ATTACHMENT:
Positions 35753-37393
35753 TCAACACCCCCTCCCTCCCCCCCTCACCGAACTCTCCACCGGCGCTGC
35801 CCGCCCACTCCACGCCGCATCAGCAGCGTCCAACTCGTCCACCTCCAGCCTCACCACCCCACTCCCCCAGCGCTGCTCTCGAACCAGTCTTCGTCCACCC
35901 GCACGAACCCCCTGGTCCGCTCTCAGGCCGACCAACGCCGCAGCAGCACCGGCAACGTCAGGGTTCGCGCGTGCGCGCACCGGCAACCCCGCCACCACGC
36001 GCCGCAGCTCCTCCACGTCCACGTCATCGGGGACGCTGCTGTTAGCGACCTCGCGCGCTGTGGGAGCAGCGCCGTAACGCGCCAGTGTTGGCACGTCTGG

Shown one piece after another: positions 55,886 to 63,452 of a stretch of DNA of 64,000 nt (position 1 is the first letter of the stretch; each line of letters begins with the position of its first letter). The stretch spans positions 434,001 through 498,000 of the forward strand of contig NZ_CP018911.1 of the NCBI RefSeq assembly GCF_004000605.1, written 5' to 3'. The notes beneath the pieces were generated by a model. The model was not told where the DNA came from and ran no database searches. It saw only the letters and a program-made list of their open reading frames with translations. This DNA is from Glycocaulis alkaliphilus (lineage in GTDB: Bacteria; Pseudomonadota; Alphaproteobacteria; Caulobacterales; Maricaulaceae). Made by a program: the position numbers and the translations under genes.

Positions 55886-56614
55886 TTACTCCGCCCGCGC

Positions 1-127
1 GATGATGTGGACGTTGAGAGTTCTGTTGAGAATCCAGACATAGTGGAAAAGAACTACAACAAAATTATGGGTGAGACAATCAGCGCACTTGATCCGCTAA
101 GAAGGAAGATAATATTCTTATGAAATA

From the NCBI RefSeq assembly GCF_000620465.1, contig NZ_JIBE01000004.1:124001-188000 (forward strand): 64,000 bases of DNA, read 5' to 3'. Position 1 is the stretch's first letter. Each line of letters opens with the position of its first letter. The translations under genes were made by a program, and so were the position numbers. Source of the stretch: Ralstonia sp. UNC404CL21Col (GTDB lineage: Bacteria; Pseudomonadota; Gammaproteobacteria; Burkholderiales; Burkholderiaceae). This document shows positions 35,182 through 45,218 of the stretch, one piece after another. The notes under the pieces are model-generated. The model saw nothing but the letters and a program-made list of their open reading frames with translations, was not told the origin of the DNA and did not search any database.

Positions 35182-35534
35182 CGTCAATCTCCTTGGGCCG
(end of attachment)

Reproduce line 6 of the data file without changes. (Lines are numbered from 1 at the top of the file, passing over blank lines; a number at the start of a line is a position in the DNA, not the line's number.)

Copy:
Shown one piece after another: positions 55,886 to 63,452 of a stretch of DNA of 64,000 nt (position 1 is the first letter of the stretch; each line of letters begins with the position of its first letter). The stretch spans positions 434,001 through 498,000 of the forward strand of contig NZ_CP018911.1 of the NCBI RefSeq assembly GCF_004000605.1, written 5' to 3'. The notes beneath the pieces were generated by a model. The model was not told where the DNA came from and ran no database searches. It saw only the letters and a program-made list of their open reading frames with translations. This DNA is from Glycocaulis alkaliphilus (lineage in GTDB: Bacteria; Pseudomonadota; Alphaproteobacteria; Caulobacterales; Maricaulaceae). Made by a program: the position numbers and the translations under genes.